When gamers talk about niche player count games, it hardly gets more niche than 1-2 player games. These are specifically games that work well solo, or, if gamers manage to trick a Tinder date into playing board games, also work with two. The next game up for consideration is aptly, if unimaginatively, called Fantasy Defense.
This wall defense game has stalwart defenders of human and elvish heritage keeping out some bad hombres… invaders of the goblinoid and dragon persuasion. It’s a quick game. Not nearly as quick as the 15 min described on the box, but certainly less than an hour.
A row of wall tiles sets the stage for the game. In the two-player version, each player has their own wall to defend and their own deck of defenders. One player takes the elvish deck, the other, humans.
In addition to a deck of defender cards, each player receives two spell cards face-up at the beginning of the game and adds to their starting hand an extra powerful hero card. The spells are one-time-use abilities, and the hero can be played along with any other defenders drawn from the deck. The hero’s special ability is meant to be used strategically throughout a game.
Finally, an invader deck features all the nasties who are arrive attacking each section of the wall. These are drawn and placed either to the left or right positions based on the arrows on the card. If an invader card should be placed but another invader already occupies a position, the new card shifts over until it can find an empty wall section.
After each new draw of invaders at the beginning of a turn, the next phase has the players allocating defense units to the various sections of the wall. Players can play as many units as they like to each section with the aim of the total defense values of defenders equaling or exceeding the combat value of the attacker. Units which are already on the table at the beginning of the turn can move one position left or right. In addition, other unit abilities from played cards and spell abilities can also take effect during this phase.
When all defenders are set, the combat resolves. Wall sections where the defending units have an equal or higher total have the invader defeated. Wall sections where there are no defending units cause the player to take morale damage. Wall sections where there are defending units whose total defense is less than the invader results in only half (rounded up) the morale damage. In any case where defending units faced off against invaders, a defending unit is killed. Usually this results in the weakest units getting the axe (literally).
After a wave of “Underling” invaders has attacked, a Boss appears who is MUCH stronger than the regular invaders. Even if this Boss is defeated, a wave of Elite invaders then attacks, followed by another Boss. If the players manage to survive all of this and still have defenders at the wall, they win. If at any point they run out of morale points, then invaders win.
Fantasy Defense, despite the ridiculous name (really? they couldn’t come up with anything better?), is a good game. It’s got strategy and engagement with each turn; it just doesn’t have a very long shelf life. Once the game is enjoyed a few times, it quickly wants to be gifted to a friend.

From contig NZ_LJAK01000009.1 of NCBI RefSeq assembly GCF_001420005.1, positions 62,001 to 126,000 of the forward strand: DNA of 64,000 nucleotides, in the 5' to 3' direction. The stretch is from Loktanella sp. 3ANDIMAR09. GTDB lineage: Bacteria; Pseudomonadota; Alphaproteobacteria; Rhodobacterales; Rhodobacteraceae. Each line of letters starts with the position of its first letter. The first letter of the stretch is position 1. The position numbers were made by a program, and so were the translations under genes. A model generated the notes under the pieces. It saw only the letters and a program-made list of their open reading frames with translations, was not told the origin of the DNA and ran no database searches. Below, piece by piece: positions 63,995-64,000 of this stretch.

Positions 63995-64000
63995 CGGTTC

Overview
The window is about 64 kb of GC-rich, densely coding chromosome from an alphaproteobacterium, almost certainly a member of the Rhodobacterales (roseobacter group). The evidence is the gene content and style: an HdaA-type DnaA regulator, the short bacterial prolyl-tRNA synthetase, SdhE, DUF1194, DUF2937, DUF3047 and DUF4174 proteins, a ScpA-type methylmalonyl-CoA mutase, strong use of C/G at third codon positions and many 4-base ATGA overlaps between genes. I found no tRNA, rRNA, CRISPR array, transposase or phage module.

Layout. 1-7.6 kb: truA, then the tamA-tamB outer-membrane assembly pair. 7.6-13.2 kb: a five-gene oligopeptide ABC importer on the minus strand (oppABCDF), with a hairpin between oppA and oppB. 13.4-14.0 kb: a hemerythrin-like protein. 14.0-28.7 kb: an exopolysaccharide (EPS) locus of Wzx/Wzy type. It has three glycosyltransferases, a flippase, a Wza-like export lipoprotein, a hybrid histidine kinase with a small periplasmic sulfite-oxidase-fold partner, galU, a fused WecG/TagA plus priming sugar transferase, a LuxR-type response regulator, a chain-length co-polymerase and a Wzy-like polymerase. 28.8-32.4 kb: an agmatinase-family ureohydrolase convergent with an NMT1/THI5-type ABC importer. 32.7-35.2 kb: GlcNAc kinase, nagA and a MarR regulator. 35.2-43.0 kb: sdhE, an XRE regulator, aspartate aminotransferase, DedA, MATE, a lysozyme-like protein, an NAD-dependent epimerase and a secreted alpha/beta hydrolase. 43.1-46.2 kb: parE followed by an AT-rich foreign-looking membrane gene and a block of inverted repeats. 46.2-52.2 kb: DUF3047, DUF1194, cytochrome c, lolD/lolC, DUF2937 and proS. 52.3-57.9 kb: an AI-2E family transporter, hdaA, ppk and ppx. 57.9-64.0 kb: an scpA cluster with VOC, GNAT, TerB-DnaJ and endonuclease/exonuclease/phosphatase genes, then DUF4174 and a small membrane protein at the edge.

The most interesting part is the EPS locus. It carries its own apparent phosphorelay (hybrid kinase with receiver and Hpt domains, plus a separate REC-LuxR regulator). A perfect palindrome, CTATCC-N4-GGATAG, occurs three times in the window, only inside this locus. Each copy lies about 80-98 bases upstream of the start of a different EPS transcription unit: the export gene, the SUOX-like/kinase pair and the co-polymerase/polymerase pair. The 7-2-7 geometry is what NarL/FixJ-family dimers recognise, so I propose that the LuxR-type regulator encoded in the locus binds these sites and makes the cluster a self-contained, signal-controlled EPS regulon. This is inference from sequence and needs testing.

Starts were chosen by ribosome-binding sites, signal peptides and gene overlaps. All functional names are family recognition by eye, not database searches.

Additionally, unless you’ve traveled through time and just arrived in 2018 from 1990 when Klondike first made its appearance on Windows, Fantasy Defense will feel a bit tired. There is certainly strategy and some interesting activity here, but the overall feeling is one of playing solitaire. Gamers who enjoy that play format but have been looking for a fantasy will be the main gamers rewarded.
The other noticeable thing is that despite the attention paid to the art, which is excellent, the same cannot be said of the rules. They are very good, but a few key bits of information are oddly placed or are missing. In addition, the game assumes the two-player mode is the optional way to play. In this reviewer’s experience, the two-player game should be the default and the solo play should be the alt-play style. For a gaming couple, this is definitely a good casual choice of game.
Finally, some comments need to be made about the expansion provided via Kickstarter. While it does earn marks for packaging itself like a legacy game, it really isn’t. There’s not enough story or modifications in play from session to session. Without spoiling it, some of the content that really shines occurs halfway through the pack and gamers who really don’t care much about the “story” (a pretty weak story in this type of game) would do well to just open all the packs.
Fantasy Defense, which should really be called Heroic Defenders, is a good product, but small misses and a relatively tired play style take it down. Enjoyed once or twice and regifted, it’s rewarding. As for long term ownership, there’s not much here that a standard deck of cards can’t achieve as well. Unless gamers were desperate for themed solitaire, they’re better off with other theme and story heavy solo play games.
Final Score: 3 Stars – Interesting theme and interesting strategy doesn’t keep this title from really feeling like solitaire.
• Often feels like solitaire
• Not a huge amount of replay